Driving Innovation: Tolling and Transponders in Massachusetts

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Driving Innovation: Tolling and Transponders in Massachusetts explores transponder use in other states and encourages cooperation between public agencies and private industry to simplify and rethink customers’ transportation experience.

The Reckless Cost of Investment Mismanagement at the MBTA Retirement Fund

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This report illustrates that had MBTA Retirement Fund (MBTARF) assets been placed in the Massachusetts state pension fund at the end of 2000, their value would have been an estimated $902 million greater by 2014 and T pensions would have been about fully funded.

The Abandoned Legacy of Dorothea Dix

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Reforming the commonwealth’s solitary confinement policies and the troubled Bridgewater State Hospital would be important steps to halt the trend in recent decades toward housing more mentally ill individuals in Massachusetts prisons and jails.

Combating Opioid Addiction in Massachusetts: A Hospital-Based Solution Shows Promise in Reducing Relapses and ER Costs

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Preliminary results suggest that a new program that gives opioid overdose patients at Beth Israel Deaconess Hospital-Plymouth (BID-Plymouth) multiple opportunities to access detox programs, psychological counseling, anti-abuse drugs and other services is proving effective at reducing recidivism and returning opioid users to more productive lives.

UMass At A Crossroads

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This paper is the first in Pioneer Institute’s UMass at a Crossroads series. In this study, Pioneer focuses on UMass’ significant growth in two areas, academic competitiveness and student enrollment, compared to other New England state universities, MA private universities, national private universities and national public universities. Pioneer raises the question of whether the continued expansion of UMass, based largely on increased enrollment of out-of-state students, is in the best interest of the commonwealth.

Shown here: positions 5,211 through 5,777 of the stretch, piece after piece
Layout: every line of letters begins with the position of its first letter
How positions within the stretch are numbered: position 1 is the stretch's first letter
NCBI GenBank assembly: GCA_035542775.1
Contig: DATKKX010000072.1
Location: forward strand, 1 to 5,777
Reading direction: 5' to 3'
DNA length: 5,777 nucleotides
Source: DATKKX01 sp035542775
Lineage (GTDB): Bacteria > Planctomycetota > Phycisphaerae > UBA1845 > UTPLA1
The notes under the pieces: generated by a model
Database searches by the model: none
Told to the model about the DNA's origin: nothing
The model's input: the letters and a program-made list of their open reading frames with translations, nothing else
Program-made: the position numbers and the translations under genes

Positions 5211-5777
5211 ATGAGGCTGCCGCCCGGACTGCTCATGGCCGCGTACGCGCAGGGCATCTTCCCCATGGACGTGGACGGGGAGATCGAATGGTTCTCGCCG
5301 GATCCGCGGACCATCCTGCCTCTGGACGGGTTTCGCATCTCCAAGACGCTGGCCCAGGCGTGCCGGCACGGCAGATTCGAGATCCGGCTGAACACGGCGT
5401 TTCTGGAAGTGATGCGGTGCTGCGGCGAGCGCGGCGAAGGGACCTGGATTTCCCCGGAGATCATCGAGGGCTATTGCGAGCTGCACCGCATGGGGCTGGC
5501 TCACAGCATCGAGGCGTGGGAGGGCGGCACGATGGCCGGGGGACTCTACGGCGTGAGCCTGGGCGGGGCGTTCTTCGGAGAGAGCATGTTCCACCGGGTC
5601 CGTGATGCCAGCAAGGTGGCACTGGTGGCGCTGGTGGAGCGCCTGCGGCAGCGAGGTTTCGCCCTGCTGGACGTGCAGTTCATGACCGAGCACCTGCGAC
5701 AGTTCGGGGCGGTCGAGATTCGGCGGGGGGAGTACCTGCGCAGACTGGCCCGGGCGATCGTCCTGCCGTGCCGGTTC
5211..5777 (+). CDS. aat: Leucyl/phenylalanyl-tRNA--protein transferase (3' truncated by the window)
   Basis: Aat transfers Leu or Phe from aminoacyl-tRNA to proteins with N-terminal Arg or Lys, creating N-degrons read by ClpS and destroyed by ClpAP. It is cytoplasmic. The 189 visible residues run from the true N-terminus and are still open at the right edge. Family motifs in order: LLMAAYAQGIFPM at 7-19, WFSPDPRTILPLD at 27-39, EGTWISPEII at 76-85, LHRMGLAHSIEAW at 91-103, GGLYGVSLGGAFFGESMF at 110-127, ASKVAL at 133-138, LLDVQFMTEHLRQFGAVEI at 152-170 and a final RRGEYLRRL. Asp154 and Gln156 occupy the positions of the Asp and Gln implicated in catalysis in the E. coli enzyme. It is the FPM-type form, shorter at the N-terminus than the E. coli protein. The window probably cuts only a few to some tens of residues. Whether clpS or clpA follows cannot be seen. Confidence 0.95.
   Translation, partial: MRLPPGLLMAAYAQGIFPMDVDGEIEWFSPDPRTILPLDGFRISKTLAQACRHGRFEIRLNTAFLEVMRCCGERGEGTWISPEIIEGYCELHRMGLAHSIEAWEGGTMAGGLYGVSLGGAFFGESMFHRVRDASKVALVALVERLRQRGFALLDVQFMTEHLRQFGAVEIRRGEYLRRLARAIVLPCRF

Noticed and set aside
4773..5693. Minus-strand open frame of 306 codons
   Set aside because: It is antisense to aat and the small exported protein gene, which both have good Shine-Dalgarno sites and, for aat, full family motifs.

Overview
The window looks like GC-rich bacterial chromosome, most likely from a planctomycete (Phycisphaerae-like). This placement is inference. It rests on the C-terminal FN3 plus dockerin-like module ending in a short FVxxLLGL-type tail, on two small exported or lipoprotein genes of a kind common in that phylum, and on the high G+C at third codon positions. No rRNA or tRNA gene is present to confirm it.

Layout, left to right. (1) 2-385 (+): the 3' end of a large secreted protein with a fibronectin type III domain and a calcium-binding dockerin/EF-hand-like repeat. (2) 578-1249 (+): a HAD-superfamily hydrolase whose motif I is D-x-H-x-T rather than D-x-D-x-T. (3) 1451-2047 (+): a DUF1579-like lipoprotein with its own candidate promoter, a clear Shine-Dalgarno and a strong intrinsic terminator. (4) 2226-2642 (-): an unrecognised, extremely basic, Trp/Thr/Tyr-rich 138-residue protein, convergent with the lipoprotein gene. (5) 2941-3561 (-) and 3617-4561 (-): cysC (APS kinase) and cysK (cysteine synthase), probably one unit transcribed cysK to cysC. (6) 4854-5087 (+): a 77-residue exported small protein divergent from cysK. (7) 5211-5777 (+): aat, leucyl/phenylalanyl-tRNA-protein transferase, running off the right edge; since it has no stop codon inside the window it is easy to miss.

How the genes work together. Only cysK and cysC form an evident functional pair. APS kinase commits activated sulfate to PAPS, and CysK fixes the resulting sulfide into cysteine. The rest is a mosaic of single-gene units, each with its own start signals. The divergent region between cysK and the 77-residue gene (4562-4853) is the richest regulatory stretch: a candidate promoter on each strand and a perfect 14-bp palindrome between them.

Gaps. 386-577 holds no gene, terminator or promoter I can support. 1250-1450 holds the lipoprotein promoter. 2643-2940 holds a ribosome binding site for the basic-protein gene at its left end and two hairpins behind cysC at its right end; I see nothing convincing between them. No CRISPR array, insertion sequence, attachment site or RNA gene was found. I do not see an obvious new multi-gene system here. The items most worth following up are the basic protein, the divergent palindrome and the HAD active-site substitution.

The Reckless Cost of MBTA Financial Derivatives

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This study reveals that the MBTA built up a large exposure to financial derivatives and had to pay an estimated $236 million in interest on synthetic swaps for fiscal years 2001 to 2015.

Data Reveals Out of Control Administrative Staffing Budget Increases at MBTA

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Data released by the National Transit Database (NTD) reveals startling increases in MBTA expenditures on administrative personnel over the past several years, generating even more doubt surrounding the commitment of the Authority to cost-containment. 

Ten Years Later: Trends in Urban Redevelopment

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This report updates a 2006 study of 14 Massachusetts cities with populations of more than 40,000 and average per-capita annual incomes of below $25,000 (Pittsfield is the one city in the study in which per-capita income is greater than $25,000). It provides a report card on how these Middle Cities are faring a decade after our last analysis, in terms of economic development, financial administration, education, and public safety. The aim is to inform the current policy discourse on redevelopment strategies in these important cities to identify municipalities and policy approaches that may serve as models for all Middle Cities.

A $49 Million Sweetheart Deal How MBTA Employee Unused Sick Time Perk Enhances Pensions

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Earned sick leave for T employees ranges from 12 to 15 days per year depending on an employee’s classification. Unused days accumulate into employees’ sick leave balances. The purpose of this analysis is to determine how the MBTA’s sick leave policies impact retirement payouts and how that compares to state employee benefits.

Driving Critical Reforms at DCF: Ideas for a Direction Forward in Massachusetts’ Child and Family Services

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This report dissects other studies and their recommendations, with additional suggestions for a direction forward for DCF in the context of a broader discussion of the agency’s recent history and issues with mission ambiguity. The first and most important recommendation is to overhaul the current two-tiered child intake system, which should be the central focus of any changes at the agency.